Brad Climpson is a marine biologist who spent the last 20 years living on the edge of Australia's Great Barrier Reef. His passion for the underwater realm has taken him to Fiji, Indonesia, Bermuda, and the Maldives. An accomplished scuba diver, Brad shares his enthusiasm for one of the world's most intriguing animals, the whale shark.
As a marine biologist, and really just as a lover of marine life in general, I have been lucky enough to spend time in many of the oceans around our beautiful planet. At the beginning of my career, most of my initial snorkeling and diving experiences were on the Great Barrier Reef in Far North Queensland, Australia. What an incredible area to interact with such an array of marine life. I remember once, many years ago, being on the back deck of a small cruise ship I was working on; I was talking about some of the local marine life in the area as we were moored next to the reef, when out of the blue, a whale shark swam between us and the reef! The snorkelers in the water were lucky enough to see it cruise by, however for us on the ship we just caught a glance. This was when I it first occurred to me that with all the marine interactions I’d had, I still hadn’t been swimming with whale sharks, a childhood dream of mine. The quest had officially begun!
Whale sharks are one of the most popular marine animals people seek interactions with. The name itself is a brilliant combination of two of the most fascinating animals that live in the ocean. Although they can reach the length of small to mid-size whales, they do not belong to the Cetacean family and are rather part of the Elasmobranchs, the cartilaginous fishes. Full-size whale sharks can reach up to 12 meters (40 feet), however individuals of this size aren’t commonly seen. They are a pantropical species, meaning they are found worldwide but generally only in relatively warm water. Whale sharks are filter feeders; they sweep plankton up in their broad mouths, gaining their great size from consuming large volumes of these energy rich primary producers.
With everything we know about whale sharks, including the knowledge that they are gentle giants, we can relatively easily predict where we might be able to find and interact with them. There are places from the west coast of Australia to the Philippines, around Mexico, and even Indonesia, amongst others, where these interactions regularly occur. A few years ago I was lucky enough to have my first, and still greatest, interaction with a whale shark.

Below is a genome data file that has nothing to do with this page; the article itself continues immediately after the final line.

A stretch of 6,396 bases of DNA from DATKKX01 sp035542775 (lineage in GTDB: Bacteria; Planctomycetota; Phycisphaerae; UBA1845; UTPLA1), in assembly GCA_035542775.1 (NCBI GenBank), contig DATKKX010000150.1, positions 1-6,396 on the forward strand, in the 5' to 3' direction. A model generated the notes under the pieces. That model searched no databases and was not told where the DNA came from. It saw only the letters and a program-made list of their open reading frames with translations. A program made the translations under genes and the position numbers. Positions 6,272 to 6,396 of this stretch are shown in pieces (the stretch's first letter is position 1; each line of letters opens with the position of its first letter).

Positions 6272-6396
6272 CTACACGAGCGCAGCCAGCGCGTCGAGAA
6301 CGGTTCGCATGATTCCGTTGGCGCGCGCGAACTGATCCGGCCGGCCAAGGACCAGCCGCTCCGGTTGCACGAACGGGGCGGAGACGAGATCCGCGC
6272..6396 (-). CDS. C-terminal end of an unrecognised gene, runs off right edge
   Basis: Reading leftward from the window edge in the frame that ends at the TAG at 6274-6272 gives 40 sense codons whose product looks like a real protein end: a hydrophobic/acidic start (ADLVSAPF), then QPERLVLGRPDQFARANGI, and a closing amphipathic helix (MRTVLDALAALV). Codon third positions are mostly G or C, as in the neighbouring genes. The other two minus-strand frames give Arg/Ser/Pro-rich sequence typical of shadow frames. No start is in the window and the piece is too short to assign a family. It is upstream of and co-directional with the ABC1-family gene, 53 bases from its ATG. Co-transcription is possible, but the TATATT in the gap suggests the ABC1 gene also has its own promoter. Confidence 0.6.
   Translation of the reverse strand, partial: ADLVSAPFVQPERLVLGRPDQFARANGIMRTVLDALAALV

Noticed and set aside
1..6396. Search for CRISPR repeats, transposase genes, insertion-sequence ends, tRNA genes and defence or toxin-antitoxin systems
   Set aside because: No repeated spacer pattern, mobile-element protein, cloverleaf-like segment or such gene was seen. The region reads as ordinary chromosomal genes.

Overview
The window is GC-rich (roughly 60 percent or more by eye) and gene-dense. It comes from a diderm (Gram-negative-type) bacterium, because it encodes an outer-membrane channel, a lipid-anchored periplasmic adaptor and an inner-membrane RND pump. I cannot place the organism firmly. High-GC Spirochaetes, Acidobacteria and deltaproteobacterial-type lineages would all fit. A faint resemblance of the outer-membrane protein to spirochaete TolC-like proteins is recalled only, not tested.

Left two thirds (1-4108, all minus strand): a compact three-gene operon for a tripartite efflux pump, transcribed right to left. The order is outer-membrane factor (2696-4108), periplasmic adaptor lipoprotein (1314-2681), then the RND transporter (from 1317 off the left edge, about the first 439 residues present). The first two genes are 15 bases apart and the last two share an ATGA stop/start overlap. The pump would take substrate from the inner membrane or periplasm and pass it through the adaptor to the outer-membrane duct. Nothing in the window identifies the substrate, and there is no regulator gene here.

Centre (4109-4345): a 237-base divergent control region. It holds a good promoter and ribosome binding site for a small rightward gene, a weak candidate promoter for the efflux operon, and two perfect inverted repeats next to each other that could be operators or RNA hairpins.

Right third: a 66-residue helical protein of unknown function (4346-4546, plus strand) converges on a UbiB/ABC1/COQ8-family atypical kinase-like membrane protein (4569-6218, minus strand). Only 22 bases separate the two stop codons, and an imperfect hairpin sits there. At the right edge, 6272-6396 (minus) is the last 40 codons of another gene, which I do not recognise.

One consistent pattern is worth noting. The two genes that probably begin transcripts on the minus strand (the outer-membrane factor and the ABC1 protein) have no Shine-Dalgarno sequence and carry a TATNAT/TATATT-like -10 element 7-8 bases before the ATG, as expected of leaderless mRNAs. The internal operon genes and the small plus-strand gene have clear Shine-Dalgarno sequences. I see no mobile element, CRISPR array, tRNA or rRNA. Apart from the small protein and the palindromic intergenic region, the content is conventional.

I was in one of the premium whale shark areas of the world, the Maldives. We were on a live-aboard dive/snorkel yacht, and our crew knew just where to search for them. Whale sharks can be found year-round in the Maldives, although different times of year we find them in different areas. We were there in April, which meant searching the eastern side of the atoll group around Ari and Baa. Our crew spotted a 6 meter (20 foot!) individual after about 20 minutes of searching; we all dived in and swam in the crystal-clear waters of the Maldives for 15 minutes with this amazing animal. Truly, one of the greatest experiences I’ve had in my life. A quarter of an hour might not seem like a long time, but it felt like hours while we were in the water.
I call the Maldives one of the premier locations for whale sharks; this doesn’t mean you will see 20 or 30 or 50 individuals. It means you will be swimming with at least one individual, in some of the clearest waters you will ever encounter them in. Being filter feeders, we know that whale sharks are generally found in plankton-rich water, which can reduce the visibility substantially. To be in an area with such good visibility is an absolute treat.
The main reason I’m sharing everything I know about whale sharks, is because Zegrahm is embarking on two expeditions to the Maldives in January 2017, and I’m lucky enough to be one of the leaders of these trips. We will be on a 20-person super yacht, designed to cruise through the amazing tropical waters of this unique and amazing destination. During the cruise we will see many of the amazing atolls, dive and snorkel with the incredible marine life, and even have the opportunity to search for and swim with whale sharks. We may also encounter manta rays, another filter feeding animal. The Maldives is one of the finest locations to interact with manta rays; perhaps I’ll tell you some of my experiences with this pelagic species another time.
I know the crew of the MV Orion, which we are chartering, will be outstanding with respect to finding all the things we dream of when visiting tropical locations, as well as all of our out-of-water needs.
For now, get out there and experience as much as possible. And if you join me in the Maldives, I’ll be right alongside to share everything I can with you.